"Tufan al-Aqsa" and Israel's Security Doctrine: Indicators of Failure and Challenges
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According to Israeli estimates, the Tufan al-Aqsa, a complex and multi-faceted operation, was neither accidental nor spontaneous in planning, and lasting a few days. It may have begun that way, but it had been discussed, studied, planned, and put into effect across many months or even longer.[1] Of note, and perhaps prematurely, is the fact that the Palestinian resistance in Gaza, especially the Qassam Brigades, has not yet revealed how it planned its operation, the means employed, the foreign aid received or how it carried it out, all these constituting progresses and an advance in quality and quantity from every point of view. The unprecedented operational, tactical, and strategic action points to the fact that the resistance did not carry out the operation until it had developed its military capabilities and performance in the field.

The October 7 attack resulted in a real crisis that touched the very heart of Israel’s military doctrine to the point where it has been described as a strategic earthquake that shook to the core the prestige of the Israeli army and its standing. Three of the four basic elements of that doctrine collapsed: advance warning, deterrence, and defense. The fourth element, victory (not outright victory) still depends upon the result of the ongoing war.

Israel’s military failure in the Tufan al-Aqsa operation occurred at three levels: leadership, intelligence, and military action. In this article, we shall discuss the following elements from the viewpoint of a failed military doctrine.

Early warning- intelligence failure

The failure of the early warning system was visible at several levels: human intelligence, excessive reliance on technology and coordination between various units, and intelligence estimates.

The failure of human intelligence was obvious in the lack of intelligence gathering and advanced listening equipment, since no information or even advanced warning of the planning of the operation existed, an operation that was long in planning, as is commonly thought. This meant that Israel did not possess any intelligence information about the operation, quite apart from social media networks among civilians which provided the warning signs to the security services as the attack began. Perhaps the excessive reliance on technology was one of the causes of intelligence failure since HUMINT (Human Intelligence), based upon spying, was unable to predict the possibility that the military arm of HAMAS was capable of a breakthrough and of being found in locations which provide an idea of what was happening.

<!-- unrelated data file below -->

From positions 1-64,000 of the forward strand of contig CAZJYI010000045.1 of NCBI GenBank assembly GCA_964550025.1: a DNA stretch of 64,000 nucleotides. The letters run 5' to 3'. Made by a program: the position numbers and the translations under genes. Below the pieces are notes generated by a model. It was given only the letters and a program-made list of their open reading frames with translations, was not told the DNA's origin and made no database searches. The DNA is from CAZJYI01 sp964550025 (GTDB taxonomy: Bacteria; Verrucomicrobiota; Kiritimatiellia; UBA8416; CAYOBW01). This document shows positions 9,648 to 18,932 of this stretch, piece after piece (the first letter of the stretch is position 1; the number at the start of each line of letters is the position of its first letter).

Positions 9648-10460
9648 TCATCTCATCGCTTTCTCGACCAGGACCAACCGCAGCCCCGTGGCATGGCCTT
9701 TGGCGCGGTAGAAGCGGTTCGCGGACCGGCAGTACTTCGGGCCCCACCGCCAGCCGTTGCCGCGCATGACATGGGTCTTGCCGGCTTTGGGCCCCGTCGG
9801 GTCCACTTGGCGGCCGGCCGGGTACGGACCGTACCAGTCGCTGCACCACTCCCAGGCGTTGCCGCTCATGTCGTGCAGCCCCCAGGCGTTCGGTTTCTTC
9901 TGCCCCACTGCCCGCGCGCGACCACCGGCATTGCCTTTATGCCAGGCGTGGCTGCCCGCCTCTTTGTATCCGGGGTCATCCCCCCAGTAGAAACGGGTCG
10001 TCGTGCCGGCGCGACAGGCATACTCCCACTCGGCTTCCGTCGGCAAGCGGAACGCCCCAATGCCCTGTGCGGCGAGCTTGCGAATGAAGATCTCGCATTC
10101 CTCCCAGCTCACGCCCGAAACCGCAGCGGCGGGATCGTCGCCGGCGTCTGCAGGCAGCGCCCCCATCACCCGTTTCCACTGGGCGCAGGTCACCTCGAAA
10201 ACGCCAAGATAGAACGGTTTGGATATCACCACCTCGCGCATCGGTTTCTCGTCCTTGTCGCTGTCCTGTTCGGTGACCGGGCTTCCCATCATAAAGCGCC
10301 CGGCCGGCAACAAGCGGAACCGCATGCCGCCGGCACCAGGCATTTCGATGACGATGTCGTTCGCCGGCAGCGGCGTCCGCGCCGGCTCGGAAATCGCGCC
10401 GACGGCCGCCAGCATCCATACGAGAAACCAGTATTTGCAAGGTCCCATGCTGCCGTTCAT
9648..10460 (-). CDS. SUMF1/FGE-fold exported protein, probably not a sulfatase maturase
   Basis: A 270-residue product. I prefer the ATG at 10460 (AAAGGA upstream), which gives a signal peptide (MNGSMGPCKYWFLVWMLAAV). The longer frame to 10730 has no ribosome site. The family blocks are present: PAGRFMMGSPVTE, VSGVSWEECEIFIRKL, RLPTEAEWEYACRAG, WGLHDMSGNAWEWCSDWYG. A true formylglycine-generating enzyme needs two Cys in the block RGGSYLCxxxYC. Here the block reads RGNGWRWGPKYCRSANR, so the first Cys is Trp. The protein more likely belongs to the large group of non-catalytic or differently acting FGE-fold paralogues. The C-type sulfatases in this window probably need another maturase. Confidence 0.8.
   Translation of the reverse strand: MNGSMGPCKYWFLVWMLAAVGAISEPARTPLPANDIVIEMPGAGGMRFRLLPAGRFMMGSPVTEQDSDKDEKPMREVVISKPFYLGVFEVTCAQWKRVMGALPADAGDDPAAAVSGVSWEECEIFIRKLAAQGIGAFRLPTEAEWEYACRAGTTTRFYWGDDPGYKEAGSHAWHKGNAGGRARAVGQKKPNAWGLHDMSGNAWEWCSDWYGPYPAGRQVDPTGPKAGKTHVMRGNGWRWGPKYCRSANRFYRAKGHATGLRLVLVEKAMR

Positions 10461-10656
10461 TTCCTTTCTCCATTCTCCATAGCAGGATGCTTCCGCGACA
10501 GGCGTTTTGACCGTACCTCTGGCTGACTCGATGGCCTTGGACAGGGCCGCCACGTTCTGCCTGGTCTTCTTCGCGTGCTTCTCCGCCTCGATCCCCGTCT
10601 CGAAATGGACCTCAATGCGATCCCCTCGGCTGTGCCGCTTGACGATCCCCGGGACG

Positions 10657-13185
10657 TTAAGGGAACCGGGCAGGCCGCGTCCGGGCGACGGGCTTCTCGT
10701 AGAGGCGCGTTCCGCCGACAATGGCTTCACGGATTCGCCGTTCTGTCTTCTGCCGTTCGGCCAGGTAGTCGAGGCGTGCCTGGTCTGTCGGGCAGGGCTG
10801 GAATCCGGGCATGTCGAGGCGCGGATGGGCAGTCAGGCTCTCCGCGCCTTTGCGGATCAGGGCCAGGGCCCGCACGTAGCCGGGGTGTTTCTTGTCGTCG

Likewise, failure occurred through excessive reliance on SIGINT, which includes the internet, phone calls and media networks, run by Unit 8200, which ignored HAMAS’s formidable ability to maintain secrecy. Nor did it estimate that HAMAS was capable, over the course of two years of planning, preparing, organizing, and launching a broad-based military operation without using electronic signals.[2]

Infatuation with the capabilities of Artificial Intelligence was at the heart of the fiasco that overtook Unit 8200, causing it to fail in predicting the HAMAS attack on October 7, 2023. There is a widespread claim that Unit 8200 had described with great accuracy the forthcoming attack with all the detailed steps to counteract it, and all except its date. However, the Red Alert system, which introduced a centralized system run by super algorithms, a highly developed system in theory, was in practice unable to understand anything, since these algorithms didn’t know Arabic at all well and failed to understand the messages.

To this should be added weakness in coordination among various military units. It is possible that information gathered by tactical intelligence units (units that observe and gather information) was not conveyed to the analysis section of military intelligence or was ignored by general intelligence estimates and simply remained intelligence gathered by a single specialist unit. This would indicate a basic failure of culture and organizational performance as well as weaknesses in coordination with operational units.[3] Some reports indicated that the intelligence services issued documents warning of an escalating danger and clear signs of movements and maneuvers by HAMAS aimed at increasing its capabilities, but these reports were not given any importance or provided any reason that called for vigilance.